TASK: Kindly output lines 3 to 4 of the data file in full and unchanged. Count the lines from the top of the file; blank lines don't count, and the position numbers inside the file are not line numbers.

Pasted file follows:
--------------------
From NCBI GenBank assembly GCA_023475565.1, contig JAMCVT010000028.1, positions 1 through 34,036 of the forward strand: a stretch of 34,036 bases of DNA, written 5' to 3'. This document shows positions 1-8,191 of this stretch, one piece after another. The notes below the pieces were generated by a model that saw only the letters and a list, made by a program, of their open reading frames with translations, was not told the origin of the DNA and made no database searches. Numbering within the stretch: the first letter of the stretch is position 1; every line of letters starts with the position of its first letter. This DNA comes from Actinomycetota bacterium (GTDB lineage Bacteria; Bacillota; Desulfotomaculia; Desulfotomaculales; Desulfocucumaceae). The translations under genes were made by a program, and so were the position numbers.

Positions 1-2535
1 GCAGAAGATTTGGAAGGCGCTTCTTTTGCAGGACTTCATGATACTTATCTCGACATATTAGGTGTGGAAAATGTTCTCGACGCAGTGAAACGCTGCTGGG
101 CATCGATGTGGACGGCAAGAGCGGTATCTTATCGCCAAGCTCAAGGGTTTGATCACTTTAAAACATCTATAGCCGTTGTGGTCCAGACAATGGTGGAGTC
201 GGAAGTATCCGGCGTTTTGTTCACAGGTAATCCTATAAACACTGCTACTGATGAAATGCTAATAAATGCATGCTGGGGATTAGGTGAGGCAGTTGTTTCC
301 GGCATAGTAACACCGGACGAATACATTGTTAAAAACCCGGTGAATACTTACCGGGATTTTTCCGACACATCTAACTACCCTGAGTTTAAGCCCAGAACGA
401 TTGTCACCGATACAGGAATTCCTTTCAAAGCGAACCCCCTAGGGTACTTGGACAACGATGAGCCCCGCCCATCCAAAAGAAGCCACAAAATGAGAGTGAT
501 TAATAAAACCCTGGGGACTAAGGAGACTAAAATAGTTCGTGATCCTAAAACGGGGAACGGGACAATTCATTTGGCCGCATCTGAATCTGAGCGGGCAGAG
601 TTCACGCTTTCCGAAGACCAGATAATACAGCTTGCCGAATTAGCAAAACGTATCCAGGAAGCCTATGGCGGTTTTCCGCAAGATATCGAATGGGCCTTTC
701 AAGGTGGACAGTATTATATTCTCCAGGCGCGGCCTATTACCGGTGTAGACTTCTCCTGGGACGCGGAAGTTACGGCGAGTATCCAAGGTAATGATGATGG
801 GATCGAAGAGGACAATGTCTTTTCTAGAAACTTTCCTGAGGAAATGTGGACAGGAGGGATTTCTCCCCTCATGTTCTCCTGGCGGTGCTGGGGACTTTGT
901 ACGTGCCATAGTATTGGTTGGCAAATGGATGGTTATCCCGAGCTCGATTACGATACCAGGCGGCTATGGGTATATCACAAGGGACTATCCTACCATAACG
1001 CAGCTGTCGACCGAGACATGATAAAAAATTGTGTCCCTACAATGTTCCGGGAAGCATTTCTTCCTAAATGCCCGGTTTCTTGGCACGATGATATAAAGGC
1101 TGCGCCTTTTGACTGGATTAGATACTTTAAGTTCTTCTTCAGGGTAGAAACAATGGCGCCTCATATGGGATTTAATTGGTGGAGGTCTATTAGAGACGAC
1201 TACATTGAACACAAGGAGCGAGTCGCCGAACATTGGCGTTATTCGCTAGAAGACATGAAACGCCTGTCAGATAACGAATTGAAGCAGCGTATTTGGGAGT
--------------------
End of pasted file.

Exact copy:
1 GCAGAAGATTTGGAAGGCGCTTCTTTTGCAGGACTTCATGATACTTATCTCGACATATTAGGTGTGGAAAATGTTCTCGACGCAGTGAAACGCTGCTGGG
101 CATCGATGTGGACGGCAAGAGCGGTATCTTATCGCCAAGCTCAAGGGTTTGATCACTTTAAAACATCTATAGCCGTTGTGGTCCAGACAATGGTGGAGTC